The Berlin Wall

About a year ago, I became interested in Germany. I do not recall the why of it but only that I consumed anything I could get my hands on. It began as stories of what happened after the Germans were defeated in World War II and the horrors women had to endure at the hands of their liberating Russian soldiers1. A decade before the Berlin Wall was constructed, there was the Berlin Blockade from June 1948 to May 1949, which attempated to cut off supplies and transportation to West Berliners. Then, in the early morning hours of August 13, 1961, construction of the Berlin Wall began. It eventually became a 159 km wall of concrete, metal fences, observation towers, soldiers, mines, and dogs that separated West Berlin—the Allied Forces' sectors—from the rest of East Germany. Officially, the GDR2 called it the Anti-Fascist Protection Rampart and was billed as a way of protecting East Germans!

An image of what used to be the Death Strip between the Berlin Walls.
This patch of grass used to be the death strip.

The words “Ich bin ein Berliner” were said in front of a crowd of 450,000 in West Berlin by American President John F. Kennedy in 1963.

In 1987, another American president, Ronald Reagan, stood in front of the Brandenburg Gate and implored Gorbachev to “tear down this wall.”

The Center for Contemporary History Research has confirmed at least 140 deaths at the Wall3. In the days following the construction, East Germans would jump out of windows into West Berlin. East German soldiers, to prevent it from happening, forced the tenants of the apartments to brick up their own windows.

David Bowie, in 1987, gave a concert close to the wall in West Berlin, at which thousands of East Berliners listened to on the other side. In 1988, Bruce Springsteen gave a concert to East Berliners in East Berlin. The FDJ, an East German youth group, believed that giving the younger generation of the GDR a concert by a Westerner would help alleviate some of the growing unrest. It proved to have the opposite effect. I have watched some of this concert on YouTube4.

An image of the Berlin Wall victims.
These were all the people that died trying to cross the Wall

Then, on November 9th in 1989, about an hour before midnight, East Germans began pouring into West Berlin after a botched press conference mistakenly informed the public that new regulations concerning round-trip travel to the West would go into effect immediately. I remember watching young men and women stand atop the wall on the television screen in my parent’s living room. I was eleven years old at the time. I did not understand the gravity of what I saw.

Two months later, in January of 1990, the Stasi5 headquarters in Berlin was overrun by angry protestors. The Stasi officers destroyed a billion sheets of paper before they were forced to stop. These were the documents they had created over decades of spying and informing on their own people. Those billion sheets? Estimated to be only 5% of the total6. Some of the things the protestors found were smell jars where Stasi officers kept the smells of East German residents.

When my friend and I went to Berlin this past spring, the Berlin Wall was the only thing I had to see. I had to place my hands on that cold concrete. I needed to see the scars of the city. When we arrived at the Wall, I lost my breath. To watch people laugh and run, smile and take selfies, the Wall as their backdrop with outstretched hands, fingers poised in the peace sign…it was all so much. It was all surreal and unreal.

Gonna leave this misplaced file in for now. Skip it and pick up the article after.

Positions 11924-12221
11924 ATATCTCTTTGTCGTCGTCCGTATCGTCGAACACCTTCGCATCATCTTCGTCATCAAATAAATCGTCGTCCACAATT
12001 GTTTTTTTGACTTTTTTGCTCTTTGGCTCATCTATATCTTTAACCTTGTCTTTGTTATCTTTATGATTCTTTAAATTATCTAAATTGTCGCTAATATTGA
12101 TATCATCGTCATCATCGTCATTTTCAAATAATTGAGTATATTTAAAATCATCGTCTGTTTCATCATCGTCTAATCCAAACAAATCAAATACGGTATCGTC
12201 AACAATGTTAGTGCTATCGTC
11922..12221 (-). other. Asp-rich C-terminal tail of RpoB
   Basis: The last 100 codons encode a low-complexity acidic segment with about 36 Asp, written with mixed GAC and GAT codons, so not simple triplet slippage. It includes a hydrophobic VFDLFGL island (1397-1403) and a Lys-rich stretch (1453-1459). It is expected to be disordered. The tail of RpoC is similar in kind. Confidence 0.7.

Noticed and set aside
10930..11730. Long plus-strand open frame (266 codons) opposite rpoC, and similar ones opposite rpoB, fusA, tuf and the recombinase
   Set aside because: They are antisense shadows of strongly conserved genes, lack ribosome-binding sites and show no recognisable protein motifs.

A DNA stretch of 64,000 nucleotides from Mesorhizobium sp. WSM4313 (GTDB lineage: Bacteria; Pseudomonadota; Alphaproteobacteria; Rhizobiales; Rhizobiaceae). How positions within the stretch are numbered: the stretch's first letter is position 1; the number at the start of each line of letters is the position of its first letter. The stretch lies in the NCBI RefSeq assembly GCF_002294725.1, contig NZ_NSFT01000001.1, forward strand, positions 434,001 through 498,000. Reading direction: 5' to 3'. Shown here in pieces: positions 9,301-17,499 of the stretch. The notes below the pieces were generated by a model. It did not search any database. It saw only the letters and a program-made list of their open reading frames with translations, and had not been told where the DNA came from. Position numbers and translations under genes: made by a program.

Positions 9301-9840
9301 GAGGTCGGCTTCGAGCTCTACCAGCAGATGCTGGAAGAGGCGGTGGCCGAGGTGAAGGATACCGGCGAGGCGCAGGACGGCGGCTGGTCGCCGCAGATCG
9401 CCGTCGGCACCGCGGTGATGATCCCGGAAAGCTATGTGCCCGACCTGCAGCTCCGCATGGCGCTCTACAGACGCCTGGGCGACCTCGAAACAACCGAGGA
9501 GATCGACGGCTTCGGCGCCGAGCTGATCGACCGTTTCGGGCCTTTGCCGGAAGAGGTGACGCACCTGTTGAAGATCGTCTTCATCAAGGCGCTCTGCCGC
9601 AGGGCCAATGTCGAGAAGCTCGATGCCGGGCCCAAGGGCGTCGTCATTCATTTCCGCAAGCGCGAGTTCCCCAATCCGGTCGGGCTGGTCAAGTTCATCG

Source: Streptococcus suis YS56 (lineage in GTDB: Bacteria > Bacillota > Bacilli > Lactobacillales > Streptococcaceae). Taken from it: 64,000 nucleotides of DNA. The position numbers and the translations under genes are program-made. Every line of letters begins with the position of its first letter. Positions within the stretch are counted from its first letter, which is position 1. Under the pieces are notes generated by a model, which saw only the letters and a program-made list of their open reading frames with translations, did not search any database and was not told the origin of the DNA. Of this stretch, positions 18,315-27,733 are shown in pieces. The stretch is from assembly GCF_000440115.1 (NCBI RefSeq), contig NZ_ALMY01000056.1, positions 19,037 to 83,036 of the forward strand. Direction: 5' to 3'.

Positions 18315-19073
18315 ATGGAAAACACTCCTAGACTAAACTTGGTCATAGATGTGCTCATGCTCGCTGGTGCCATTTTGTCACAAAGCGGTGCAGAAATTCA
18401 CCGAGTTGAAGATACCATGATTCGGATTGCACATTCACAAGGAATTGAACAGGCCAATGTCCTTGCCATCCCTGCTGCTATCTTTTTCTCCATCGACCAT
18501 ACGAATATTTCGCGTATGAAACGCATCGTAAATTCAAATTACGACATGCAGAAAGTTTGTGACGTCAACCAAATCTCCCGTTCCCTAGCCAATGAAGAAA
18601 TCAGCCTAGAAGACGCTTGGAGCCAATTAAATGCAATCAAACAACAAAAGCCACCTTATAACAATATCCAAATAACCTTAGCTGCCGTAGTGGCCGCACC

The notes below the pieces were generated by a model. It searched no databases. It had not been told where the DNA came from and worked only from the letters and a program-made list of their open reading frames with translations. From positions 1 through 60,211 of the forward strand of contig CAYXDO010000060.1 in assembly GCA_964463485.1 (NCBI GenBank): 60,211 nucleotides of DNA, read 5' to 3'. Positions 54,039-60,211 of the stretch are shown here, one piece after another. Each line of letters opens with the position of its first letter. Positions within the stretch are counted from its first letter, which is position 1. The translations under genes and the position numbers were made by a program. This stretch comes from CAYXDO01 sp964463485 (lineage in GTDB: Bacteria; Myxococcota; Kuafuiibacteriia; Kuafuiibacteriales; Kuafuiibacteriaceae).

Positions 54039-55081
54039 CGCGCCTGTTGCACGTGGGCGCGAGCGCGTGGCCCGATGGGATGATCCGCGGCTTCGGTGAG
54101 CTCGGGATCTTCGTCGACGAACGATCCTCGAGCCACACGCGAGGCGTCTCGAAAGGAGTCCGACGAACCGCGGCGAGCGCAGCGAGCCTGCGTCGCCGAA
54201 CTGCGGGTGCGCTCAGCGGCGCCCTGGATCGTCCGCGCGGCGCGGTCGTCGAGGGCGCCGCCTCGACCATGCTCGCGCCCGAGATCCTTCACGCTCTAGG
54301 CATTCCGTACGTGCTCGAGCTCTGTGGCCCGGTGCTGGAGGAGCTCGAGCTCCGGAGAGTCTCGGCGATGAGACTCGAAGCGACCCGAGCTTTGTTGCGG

A piece of the original Berlin Wall.
A section of the original Berlin Wall.

Today, I just finished Stasiland by Anna Funder7. It is part history and part autobiography. She writes the stories of those from behind the Wall, both by the Stasi officers and those that were their victims. But victims isn’t the correct word. These people survived. These people had things taken from them, things they may never get back. These stories are viewed through Ms. Funder’s time in Berlin in the years after the Wall fell.

Each story…how do I explain how I am feeling today? Pieces of me are ripped apart by what one human does to another, by what one human must endure to survive. I am in awe of how resilient and resolute a single human can be. This book, over all the other books I have read and films I have watched, is what gave me that visceral, raw feeling that assaulted me when I stood in the middle of the death strip in April while in Berlin.

I wrote an email to Ms. Funder today. I failed in trying to convey just what her words did for—and to—me. After finishing the book, I realize I must go back to Berlin. There are things unfinished. There are things I still must understand. There are things I need to see again. I must find a way to spend more than four days there.

  1. “How many times?” was a common greeting among women after liberation. They were inquiring as to how many times they had been raped. Stalin considered rape as part of the spoils of war.
    Paraphrased from Faust’s Metropolis by Alexandra Richie. ↩︎

  2. German Democratic Republic. How’s that for irony? ↩︎

  3. See Wikipedia and Chronik der Mauer↩︎

  4. It’s a phenomenal concert. Go watch it. Watch the expressions of the audience. My understanding is that the East German television didn’t have the best gear, which is why the quality is less than stellar. ↩︎

  5. Stasi is short for Staatssicherheitsdienst, translated in English to State Security Service. ↩︎

  6. See Wikipedia↩︎

  7. I cannot recommend the book enough. Even Tom Hanks agrees with me! ↩︎